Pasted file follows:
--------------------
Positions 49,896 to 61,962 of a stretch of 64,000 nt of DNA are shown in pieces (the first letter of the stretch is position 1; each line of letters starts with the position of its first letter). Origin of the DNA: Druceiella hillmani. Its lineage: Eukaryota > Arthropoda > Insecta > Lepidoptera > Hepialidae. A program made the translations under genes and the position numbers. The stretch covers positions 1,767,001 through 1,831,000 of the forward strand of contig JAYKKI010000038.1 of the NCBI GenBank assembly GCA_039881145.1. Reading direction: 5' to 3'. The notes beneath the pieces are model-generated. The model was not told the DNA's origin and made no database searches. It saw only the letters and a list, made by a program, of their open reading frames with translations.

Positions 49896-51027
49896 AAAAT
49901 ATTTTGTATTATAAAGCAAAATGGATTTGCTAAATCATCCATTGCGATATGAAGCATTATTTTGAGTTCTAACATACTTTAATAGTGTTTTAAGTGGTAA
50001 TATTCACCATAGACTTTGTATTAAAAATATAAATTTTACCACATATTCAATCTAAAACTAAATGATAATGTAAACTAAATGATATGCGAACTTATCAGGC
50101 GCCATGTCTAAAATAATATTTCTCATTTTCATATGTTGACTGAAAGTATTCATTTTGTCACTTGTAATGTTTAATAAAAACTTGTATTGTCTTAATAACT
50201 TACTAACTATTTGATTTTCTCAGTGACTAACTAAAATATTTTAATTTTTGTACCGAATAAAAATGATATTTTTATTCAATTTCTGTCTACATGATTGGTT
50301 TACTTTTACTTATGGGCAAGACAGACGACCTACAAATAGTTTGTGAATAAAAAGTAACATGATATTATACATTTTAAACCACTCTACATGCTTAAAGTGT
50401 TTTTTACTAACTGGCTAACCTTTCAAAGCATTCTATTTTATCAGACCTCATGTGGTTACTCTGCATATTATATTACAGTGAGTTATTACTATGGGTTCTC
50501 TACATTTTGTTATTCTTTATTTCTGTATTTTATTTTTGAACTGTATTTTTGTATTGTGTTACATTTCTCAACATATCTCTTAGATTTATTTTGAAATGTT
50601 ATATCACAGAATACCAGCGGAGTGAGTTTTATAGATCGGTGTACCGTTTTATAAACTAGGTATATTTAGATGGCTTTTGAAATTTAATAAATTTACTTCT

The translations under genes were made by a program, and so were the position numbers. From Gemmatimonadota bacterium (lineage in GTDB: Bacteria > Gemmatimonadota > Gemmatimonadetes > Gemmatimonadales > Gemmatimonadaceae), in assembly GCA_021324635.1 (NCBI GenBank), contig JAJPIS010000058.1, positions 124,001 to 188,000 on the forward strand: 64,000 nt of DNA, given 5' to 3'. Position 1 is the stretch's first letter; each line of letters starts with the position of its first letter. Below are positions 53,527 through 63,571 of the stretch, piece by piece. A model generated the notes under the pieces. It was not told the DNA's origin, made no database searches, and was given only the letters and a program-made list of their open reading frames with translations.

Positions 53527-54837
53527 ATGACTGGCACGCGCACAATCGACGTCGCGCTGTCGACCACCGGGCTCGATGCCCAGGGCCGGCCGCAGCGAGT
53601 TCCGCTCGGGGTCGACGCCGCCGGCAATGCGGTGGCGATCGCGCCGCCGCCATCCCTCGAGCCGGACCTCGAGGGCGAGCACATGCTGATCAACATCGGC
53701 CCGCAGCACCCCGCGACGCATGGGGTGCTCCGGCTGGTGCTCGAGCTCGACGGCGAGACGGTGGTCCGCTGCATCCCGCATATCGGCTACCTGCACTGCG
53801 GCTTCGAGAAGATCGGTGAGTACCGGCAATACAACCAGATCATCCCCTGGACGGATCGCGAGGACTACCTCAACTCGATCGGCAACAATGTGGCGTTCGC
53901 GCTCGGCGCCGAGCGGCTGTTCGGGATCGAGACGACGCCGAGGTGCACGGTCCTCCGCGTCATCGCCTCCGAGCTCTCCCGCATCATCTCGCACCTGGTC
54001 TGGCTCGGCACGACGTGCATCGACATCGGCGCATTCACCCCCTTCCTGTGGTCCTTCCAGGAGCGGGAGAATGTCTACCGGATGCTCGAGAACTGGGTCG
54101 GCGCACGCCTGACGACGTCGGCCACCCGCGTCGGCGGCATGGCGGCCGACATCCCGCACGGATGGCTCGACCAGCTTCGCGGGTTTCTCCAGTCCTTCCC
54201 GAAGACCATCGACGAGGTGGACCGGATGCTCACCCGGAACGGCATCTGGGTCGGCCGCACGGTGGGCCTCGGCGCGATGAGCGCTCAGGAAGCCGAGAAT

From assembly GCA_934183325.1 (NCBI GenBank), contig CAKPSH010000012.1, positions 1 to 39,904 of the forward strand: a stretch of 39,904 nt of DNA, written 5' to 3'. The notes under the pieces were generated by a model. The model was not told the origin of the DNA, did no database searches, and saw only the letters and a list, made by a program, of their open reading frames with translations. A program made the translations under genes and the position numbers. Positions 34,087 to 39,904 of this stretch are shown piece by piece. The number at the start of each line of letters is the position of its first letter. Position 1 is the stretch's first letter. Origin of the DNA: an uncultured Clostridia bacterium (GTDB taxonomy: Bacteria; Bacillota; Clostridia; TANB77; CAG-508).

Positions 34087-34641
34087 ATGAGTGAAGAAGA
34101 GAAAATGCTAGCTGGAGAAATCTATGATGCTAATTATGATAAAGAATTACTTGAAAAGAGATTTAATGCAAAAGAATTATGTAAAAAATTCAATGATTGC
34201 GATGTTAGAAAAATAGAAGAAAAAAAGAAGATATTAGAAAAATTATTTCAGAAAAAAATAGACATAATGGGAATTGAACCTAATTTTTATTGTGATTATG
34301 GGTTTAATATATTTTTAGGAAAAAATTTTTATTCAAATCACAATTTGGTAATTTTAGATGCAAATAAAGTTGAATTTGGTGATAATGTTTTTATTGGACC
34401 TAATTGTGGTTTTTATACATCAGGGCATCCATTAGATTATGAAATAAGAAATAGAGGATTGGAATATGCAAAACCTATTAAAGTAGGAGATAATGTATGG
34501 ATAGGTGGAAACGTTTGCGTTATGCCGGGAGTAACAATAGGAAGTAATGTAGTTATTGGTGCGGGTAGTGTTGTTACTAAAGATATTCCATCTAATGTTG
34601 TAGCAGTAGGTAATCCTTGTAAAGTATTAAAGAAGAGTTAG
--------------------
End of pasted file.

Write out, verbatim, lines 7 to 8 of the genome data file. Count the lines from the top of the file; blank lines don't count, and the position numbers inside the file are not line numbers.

50201 TACTAACTATTTGATTTTCTCAGTGACTAACTAAAATATTTTAATTTTTGTACCGAATAAAAATGATATTTTTATTCAATTTCTGTCTACATGATTGGTT
50301 TACTTTTACTTATGGGCAAGACAGACGACCTACAAATAGTTTGTGAATAAAAAGTAACATGATATTATACATTTTAAACCACTCTACATGCTTAAAGTGT